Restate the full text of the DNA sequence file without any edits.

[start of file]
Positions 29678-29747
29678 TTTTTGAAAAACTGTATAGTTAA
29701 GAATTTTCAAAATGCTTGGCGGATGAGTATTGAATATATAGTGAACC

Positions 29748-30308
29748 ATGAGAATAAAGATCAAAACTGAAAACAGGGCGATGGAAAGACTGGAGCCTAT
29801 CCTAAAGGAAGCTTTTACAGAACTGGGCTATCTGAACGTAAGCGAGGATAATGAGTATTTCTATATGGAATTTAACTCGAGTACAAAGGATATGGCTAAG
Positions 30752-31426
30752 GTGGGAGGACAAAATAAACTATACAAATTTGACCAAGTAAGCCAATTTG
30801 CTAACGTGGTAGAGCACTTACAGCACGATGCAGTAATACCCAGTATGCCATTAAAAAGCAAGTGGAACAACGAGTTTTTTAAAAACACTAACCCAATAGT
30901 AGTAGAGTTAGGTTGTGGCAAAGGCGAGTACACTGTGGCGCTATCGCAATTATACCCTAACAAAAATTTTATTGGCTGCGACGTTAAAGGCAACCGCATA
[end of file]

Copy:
Positions 29678-29747
29678 TTTTTGAAAAACTGTATAGTTAA
29701 GAATTTTCAAAATGCTTGGCGGATGAGTATTGAATATATAGTGAACC

Positions 29748-30308
29748 ATGAGAATAAAGATCAAAACTGAAAACAGGGCGATGGAAAGACTGGAGCCTAT
29801 CCTAAAGGAAGCTTTTACAGAACTGGGCTATCTGAACGTAAGCGAGGATAATGAGTATTTCTATATGGAATTTAACTCGAGTACAAAGGATATGGCTAAG
Positions 30752-31426
30752 GTGGGAGGACAAAATAAACTATACAAATTTGACCAAGTAAGCCAATTTG
30801 CTAACGTGGTAGAGCACTTACAGCACGATGCAGTAATACCCAGTATGCCATTAAAAAGCAAGTGGAACAACGAGTTTTTTAAAAACACTAACCCAATAGT
30901 AGTAGAGTTAGGTTGTGGCAAAGGCGAGTACACTGTGGCGCTATCGCAATTATACCCTAACAAAAATTTTATTGGCTGCGACGTTAAAGGCAACCGCATA